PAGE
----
NASA satellites capture the deterioration of 3.82 million square miles of Arctic sea ice this summer. (NASA)

There are two main forces that can drive sea levels higher. One is something called thermal expansion, which involves the expansion of ocean water as it warms. The other is an influx of additional water, ushered into the sea by melting ice sheets and glaciers. Scientists have long concluded that sea levels are rising. Just look at Miami. Or the Maldives. They’ve also discerned that major ice sheets are melting at a faster clip than previously understood.

What has been less clear, however, is whether the development is recent or not. Over the last several thousands of years, has the ocean risen and fallen and risen again? A new study, just published in PNAS, suggests that the ocean has been surprisingly static since 4,000 B.C..

But that changed 150 years ago. Reconstructing 35,000 years of sea fluctuations, the study, which researchers say is the most comprehensive of its kind, found that the oceans are experiencing greater sea rise than at any time over the last 6,000 years. “What we see in the tide gauges, we don’t see in the past record, so there’s something going on today that’s wasn’t going on before,” lead author Kurt Lambeck, a professor at Australian National University, told the Australia Broadcasting Corporation. “I think that is clearly the impact of rising temperatures.”

How much has the sea risen over the past century and a half? A lot. And it’s surging faster than ever. “There is robust evidence that sea levels have risen as a result of climate change,” Australian government research has found. “Over the last century, global average sea level rose by 1.7 mm [0.067 inches] per year, in recent years (between 1993 and 2010), this rate has increased to 3.2 mm [0.126 inches] per year.” In all, the sea has risen roughly 20 centimeters since the start of the 20th century. “The rate of sea level rise over the last century is unusually high in the context of the last 2,000 years,” the Australian report added.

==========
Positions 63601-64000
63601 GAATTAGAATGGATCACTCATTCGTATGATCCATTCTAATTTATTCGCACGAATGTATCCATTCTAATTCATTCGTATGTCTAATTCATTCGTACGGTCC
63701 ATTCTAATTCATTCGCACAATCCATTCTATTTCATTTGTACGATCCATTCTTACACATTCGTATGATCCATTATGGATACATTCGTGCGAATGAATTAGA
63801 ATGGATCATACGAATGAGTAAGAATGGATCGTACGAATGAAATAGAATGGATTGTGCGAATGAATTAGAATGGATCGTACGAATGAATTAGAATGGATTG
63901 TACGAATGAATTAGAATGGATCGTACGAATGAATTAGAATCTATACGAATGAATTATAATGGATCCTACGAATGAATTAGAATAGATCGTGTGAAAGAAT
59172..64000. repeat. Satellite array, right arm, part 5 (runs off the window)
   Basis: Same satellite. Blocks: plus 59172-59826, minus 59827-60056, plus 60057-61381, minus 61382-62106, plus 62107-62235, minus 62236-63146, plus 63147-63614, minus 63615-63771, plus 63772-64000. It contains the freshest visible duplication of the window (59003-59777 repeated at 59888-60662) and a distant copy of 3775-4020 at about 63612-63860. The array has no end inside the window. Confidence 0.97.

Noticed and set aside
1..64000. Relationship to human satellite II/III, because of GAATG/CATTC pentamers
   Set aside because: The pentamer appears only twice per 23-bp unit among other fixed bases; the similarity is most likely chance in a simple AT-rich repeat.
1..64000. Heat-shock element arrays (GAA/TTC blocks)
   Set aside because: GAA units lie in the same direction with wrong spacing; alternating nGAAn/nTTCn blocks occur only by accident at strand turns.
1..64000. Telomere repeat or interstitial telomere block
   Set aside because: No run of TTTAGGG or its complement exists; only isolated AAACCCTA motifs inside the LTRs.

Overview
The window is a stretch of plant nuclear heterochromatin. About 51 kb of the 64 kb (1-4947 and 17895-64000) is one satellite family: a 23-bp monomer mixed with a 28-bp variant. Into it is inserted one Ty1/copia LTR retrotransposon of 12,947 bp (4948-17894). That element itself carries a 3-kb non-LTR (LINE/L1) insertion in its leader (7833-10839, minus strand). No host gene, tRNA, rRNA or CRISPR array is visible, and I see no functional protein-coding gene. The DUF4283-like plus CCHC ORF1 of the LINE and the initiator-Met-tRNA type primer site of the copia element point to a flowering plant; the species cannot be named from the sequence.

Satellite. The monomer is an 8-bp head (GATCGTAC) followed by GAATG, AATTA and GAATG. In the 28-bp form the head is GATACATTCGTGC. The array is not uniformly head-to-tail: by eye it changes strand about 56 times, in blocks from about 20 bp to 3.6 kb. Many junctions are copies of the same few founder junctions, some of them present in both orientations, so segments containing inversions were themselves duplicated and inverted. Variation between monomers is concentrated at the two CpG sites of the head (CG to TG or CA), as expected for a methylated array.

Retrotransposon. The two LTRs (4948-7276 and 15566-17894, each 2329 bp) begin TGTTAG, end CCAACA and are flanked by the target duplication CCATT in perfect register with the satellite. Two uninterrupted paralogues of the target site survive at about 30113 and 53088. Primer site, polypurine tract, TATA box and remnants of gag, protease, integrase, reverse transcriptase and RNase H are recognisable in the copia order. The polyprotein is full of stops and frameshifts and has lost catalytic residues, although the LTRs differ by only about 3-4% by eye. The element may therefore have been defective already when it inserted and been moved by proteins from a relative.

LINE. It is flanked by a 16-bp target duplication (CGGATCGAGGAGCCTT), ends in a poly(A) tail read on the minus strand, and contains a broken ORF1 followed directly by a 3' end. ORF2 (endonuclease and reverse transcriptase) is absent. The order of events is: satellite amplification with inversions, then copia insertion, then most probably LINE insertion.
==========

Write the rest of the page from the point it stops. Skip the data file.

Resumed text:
But it’s not just the last 2,000 years. It’s the last 6,000 years, according to this recent study. And now, the rising sea levels over the last 100 years, is “beyond dispute,” Lambeck told the Guardian.

Using data drawn from 1,000 ancient sediment samples from the shores of Australia and Asia and from islands in the Pacific and Indian oceans, the researchers pieced together the history of the seas by studying indicators of an era’s sea level, like tree roots or mollusks. They found a large ice melt 16,000 years ago, which leveled off 8,000 years ago. Then over the last 6,000 years, little changed.

Until now. “We know from the last interglacial period that when temperatures were several degrees warmer than today there was a lot more water in the oceans, with levels around 4 to 5 meters [13 to 16.4 feet]  higher than today,” Lambeck told the Guardian. “The question is how fast that change occurs when you increase temperatures.” He added: “It’s like if you leave a block of ice on the table, it doesn’t melt instantaneously, there’s always a delay in the system.”

But once it hits, it’s hard to reverse he said. You can’t put the toothpaste back in the tube.

“All the studies show that you can’t just switch off this process,” he continued. “Sea levels will continue to rise for some centuries to come if we keep carbon emissions at present day levels. What level that will get to, we are less sure about. But it’s clear we can’t just reverse the process overnight.”


The Arctic and the Antarctic are regions that have a lot of ice and act as air conditioners for the Earth system. This year, Antarctic sea ice reached a record maximum extent, while the Arctic reached a minimum extent in the top ten lowest since satellite records began. (NASA)